Getting Your Garden Ready for Autumn
Weatherwise, it’s been a pretty unpredictable year around here. Over the last few months it seemed like the cool weather and fog just wouldn’t let up. And finally…the heat came.
This growing season had its pros and cons, for sure.
On the plus side, gardeners who love flowering plants had a virtually unending spring. Plants and bushes attracting the pollinators–like milkweed, butterfly bush, and orange butterfly weed–thrived. In fact, you are probably still seeing butterflies fluttering around. It’s been a historic year for butterfly migration around here.
Unfortunately, the heat loving plants like melons didn’t get those long, hot summer days. The result? Big, sprawling plants that didn’t produce the desired fruit. Since the days are once again getting shorter, the plants have pretty much stopped flowering.
Despite the challenges of the last few months, there are some things you can do to make this upcoming season more beneficial and even exciting for your garden.
Here are some tips:
Condition Your Soil
If you perpetually have dirt under your fingernails, you probably know how important healthy soil is to your plants and vegetables. After all, there are millions of microorganisms and larger creatures making up the soil food web.
These beneficial organisms need oxygen to live and thrive. A light, fluffy soil provides the oxygen. Compact dirt, on the other hand, squeezes out the oxygen and kills the organisms meant to feed your future plants.
So how can you help your soil? Feed it.
Compost and natural mulch provide a food source for microbes by allowing a new batch of fungi and bacteria into your soil. The microbes feed on it and excrete the nutrients into your soil.
Here’s something you might not know.
Microbe species vary by region. Locally made compost and mulch–even the stuff made in your own backyard–provides the most fungi and bacteria needed for your specific garden. Sure, compost products shipped from out of town are beneficial. Local products, however, can give your garden an extra boost.
For a shelf-bought product we love Fertilome Granular Humic Acid, “which does many things to reactivate the soil. One of those things is it excited the microorganisms in the soil and causes them to multiply. Many of these microorganisms help in holding in water and nutrients and releasing it to the plant as they need it”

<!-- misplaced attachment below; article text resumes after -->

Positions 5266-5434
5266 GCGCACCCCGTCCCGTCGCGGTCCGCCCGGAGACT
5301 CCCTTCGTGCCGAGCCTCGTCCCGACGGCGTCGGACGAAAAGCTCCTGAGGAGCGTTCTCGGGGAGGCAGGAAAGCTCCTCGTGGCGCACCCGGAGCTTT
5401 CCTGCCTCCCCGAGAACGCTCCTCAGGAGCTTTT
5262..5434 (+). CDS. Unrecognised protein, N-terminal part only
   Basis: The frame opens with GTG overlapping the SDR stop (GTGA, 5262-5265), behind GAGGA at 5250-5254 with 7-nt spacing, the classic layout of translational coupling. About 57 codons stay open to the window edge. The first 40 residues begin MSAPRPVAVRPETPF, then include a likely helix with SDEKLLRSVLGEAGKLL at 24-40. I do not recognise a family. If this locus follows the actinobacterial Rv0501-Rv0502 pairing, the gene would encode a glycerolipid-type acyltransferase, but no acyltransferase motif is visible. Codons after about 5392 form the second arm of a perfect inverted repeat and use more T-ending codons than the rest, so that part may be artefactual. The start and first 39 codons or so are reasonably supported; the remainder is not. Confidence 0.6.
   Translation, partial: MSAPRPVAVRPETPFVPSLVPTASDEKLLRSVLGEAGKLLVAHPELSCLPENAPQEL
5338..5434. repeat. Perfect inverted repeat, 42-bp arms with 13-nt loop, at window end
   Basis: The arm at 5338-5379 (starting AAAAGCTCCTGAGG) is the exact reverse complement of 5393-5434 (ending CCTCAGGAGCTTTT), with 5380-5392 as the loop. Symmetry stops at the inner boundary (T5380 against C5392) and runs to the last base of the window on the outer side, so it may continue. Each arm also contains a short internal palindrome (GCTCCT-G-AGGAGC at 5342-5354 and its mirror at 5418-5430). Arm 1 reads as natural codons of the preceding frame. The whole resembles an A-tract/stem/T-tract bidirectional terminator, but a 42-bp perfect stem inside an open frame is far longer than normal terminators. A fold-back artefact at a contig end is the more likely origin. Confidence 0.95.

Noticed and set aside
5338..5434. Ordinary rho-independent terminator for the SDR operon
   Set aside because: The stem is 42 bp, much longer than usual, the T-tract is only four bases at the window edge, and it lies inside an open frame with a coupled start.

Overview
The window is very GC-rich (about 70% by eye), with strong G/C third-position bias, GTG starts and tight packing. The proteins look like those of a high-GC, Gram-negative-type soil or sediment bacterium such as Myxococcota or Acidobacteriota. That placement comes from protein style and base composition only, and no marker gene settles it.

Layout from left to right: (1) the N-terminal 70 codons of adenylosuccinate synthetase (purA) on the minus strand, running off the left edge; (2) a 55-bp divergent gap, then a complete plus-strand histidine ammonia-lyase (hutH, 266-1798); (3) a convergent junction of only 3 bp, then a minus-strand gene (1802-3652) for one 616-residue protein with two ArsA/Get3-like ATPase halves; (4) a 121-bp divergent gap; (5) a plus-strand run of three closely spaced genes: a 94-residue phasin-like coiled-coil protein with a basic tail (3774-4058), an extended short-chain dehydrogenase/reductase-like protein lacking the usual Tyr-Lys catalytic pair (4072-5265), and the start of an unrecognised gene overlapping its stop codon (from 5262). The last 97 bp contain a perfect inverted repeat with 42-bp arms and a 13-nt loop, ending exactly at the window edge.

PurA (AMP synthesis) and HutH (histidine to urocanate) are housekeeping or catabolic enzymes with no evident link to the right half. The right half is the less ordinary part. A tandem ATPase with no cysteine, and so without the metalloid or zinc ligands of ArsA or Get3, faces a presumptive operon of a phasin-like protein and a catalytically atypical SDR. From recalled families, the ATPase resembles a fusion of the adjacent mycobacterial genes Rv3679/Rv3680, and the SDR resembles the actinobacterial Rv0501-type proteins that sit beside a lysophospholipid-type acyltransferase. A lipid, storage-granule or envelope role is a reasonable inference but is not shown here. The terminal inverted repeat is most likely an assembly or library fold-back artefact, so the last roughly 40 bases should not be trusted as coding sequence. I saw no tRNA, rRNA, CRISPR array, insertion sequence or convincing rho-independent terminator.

Plant Cover Crops
As you probably know, cover crops help to add organic matter in the soil. They also improve drainage while reducing erosion and weed growth.
Want some great tomatoes next year? Some planning and cover crops will help.
First off, make sure you plant your tomatoes in a different location than you did last year. They take a lot of nitrogen from the soil. Also, planting tomatoes in the same spot may lead to root knot nematode–a disease that may drastically reduce your next harvest.
Figured out where to plant your next batch of tomatoes? Now is the time to plant cover crops in that part of your garden. Several varieties are available. Avena sativa–commonly known as oats–is a great choice for early season tomato planters.
Try Preparing for Halloween
If you weren’t happy with your melon or winter squash yields, all is not lost. Why not try planting some pumpkins? If the weather stays hot, smaller varieties of pumpkins–like the sugar baby–may be ready just in time to enjoy pumpkin pie and jack-o-lanterns.
Of course, if the hot season isn’t very long this year, you may have to change plans.
So what can you do?
Get Started on Your Fall Garden
The weather has been weird this year. So, in the next couple months, we should be prepared for anything. If the cool air comes sooner than usual, why not be ready to plant some of your fall crops?
Turn over that dirt and get a few inches of that beneficial compost mixed in. Begin planting some lettuce, broccoli, cauliflower, bok choy, peas, radishes, or any other favorite fall crops. It’s also a great time for planting flowers like coreopsis, black-eyed susan, and bulbs like daffodils, anemone, and lilies.
Every year has its own set of challenges for gardners. Taking a proactive approach when the weather is unexpected will help your garden thrive.